Factors correlating with burnout in practicing otolaryngologists

Otolaryngol Head Neck Surg. 2012 Feb;146(2):234-9. doi: 10.1177/0194599811428585. Epub 2011 Nov 10.


Objective: This study sought to determine which demographic and practice characteristics were predictive of professional burnout in otolaryngologists.

Study design: Cross-sectional survey.

Setting: Tertiary care hospital.

Subjects and methods: Postal mailings, including the Maslach Burnout Inventory (MBI), were sent to alumni of the University of Iowa Hospitals and Clinics otolaryngology program. Participants completed the MBI according to the enclosed instructions. In addition, they answered a brief questionnaire comprising 8 items designed to collect demographic information. The MBI was then scored and subjects were classified according to their degree of burnout. Statistical analysis was then performed, and correlations were used to summarize associations between continuous variables.

Results: This study had a response rate of 49% to the survey. Of the respondents, 3.5% met criteria for burnout syndrome, and 16% were classified as having high levels of burnout according to the MBI. Young age, number of hours worked per week, and length of time in practice were found to be statistically significant predictors of burnout. In addition, the length of time married and the presence of children in the home were also significant predictors of burnout.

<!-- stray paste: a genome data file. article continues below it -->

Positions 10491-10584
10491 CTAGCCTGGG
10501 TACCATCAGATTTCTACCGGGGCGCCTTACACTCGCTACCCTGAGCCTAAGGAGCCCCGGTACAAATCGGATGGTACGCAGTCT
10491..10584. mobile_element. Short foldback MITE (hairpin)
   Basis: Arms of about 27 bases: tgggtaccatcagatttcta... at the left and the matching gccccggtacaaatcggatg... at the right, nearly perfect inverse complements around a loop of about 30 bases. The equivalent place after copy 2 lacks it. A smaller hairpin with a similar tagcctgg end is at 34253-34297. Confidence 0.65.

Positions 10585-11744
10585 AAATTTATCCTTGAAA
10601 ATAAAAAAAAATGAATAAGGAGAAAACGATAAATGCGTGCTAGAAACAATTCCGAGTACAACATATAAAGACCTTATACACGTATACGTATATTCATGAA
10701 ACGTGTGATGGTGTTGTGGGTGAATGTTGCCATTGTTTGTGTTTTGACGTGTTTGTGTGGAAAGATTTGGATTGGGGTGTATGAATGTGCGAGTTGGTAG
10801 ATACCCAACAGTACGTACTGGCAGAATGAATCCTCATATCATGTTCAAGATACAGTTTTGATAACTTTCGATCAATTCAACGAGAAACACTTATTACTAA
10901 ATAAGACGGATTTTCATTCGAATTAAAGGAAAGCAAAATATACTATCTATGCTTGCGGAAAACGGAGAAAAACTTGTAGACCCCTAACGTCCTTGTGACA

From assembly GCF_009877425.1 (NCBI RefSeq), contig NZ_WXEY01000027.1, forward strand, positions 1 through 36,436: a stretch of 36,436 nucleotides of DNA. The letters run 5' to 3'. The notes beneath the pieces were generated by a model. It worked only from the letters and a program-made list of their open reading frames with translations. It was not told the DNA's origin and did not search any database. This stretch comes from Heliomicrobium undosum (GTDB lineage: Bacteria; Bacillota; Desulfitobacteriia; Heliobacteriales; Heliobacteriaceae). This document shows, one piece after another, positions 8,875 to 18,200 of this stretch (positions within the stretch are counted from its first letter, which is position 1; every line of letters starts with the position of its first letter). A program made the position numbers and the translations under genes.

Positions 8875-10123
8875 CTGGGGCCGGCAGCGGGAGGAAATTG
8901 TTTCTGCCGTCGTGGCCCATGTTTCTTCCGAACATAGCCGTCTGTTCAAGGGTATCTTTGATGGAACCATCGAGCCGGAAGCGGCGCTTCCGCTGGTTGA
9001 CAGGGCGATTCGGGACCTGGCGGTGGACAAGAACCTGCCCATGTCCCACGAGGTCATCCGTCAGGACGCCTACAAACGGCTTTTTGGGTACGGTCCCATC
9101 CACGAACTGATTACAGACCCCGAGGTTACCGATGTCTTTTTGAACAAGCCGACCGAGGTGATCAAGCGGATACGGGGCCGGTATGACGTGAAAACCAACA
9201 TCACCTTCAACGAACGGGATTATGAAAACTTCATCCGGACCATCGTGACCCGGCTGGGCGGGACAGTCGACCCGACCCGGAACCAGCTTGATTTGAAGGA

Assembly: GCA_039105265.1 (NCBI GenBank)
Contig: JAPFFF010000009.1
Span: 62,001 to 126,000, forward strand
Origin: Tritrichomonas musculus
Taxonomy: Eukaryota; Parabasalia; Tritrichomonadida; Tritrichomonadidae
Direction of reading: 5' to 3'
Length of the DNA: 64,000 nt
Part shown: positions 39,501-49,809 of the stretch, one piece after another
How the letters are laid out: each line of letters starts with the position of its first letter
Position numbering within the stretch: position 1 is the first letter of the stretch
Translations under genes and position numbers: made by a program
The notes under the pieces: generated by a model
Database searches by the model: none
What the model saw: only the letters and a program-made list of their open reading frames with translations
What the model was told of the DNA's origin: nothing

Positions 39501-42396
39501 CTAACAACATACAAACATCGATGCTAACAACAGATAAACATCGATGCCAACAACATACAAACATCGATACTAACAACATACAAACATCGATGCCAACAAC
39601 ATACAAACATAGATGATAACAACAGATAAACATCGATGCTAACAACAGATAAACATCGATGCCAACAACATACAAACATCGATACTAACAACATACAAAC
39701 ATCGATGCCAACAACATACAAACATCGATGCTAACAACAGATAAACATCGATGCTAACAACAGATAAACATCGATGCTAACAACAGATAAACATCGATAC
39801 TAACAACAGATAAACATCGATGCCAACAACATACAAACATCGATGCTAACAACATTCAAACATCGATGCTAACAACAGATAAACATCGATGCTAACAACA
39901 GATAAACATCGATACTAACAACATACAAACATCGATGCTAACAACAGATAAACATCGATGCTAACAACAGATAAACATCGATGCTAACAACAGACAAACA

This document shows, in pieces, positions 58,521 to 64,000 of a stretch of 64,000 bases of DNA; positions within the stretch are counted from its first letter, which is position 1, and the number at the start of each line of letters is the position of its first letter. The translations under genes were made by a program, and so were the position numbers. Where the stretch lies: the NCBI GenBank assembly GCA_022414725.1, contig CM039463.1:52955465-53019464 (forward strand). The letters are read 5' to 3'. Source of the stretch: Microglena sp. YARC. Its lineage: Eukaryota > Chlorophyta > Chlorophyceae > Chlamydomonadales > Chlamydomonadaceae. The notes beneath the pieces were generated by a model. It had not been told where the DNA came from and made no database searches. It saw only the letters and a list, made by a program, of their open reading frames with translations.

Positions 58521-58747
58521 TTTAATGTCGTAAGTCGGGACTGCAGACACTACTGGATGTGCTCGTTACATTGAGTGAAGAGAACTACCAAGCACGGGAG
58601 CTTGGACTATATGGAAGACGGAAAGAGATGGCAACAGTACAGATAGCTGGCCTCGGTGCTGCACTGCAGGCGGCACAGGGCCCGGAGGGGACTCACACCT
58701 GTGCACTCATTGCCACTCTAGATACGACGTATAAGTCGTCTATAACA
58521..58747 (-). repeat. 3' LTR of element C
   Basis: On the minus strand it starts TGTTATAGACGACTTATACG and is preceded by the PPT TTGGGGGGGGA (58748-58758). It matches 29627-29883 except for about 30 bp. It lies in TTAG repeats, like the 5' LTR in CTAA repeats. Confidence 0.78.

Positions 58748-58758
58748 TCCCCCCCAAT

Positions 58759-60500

Conclusion: The authors report an investigation of burnout in practicing otolaryngologists using a validated instrument with correlation to potentially modifiable risk factors. The experience of burnout was found to correlate significantly with both personal and professional factors, each of which can potentially be addressed to curb the incidence of burnout. Further understanding of the potential risk factors for burnout is necessary to minimize and prevent burnout among practicing otolaryngologists.

Keywords: burnout; burnout syndrome; practicing otolaryngologist.

Publication types

  • Research Support, Non-U.S. Gov't

MeSH terms

  • Adult
  • Burnout, Professional / epidemiology*
  • Cross-Sectional Studies
  • Humans
  • Middle Aged
  • Occupational Diseases / epidemiology*
  • Otolaryngology*
  • Risk Assessment
  • Risk Factors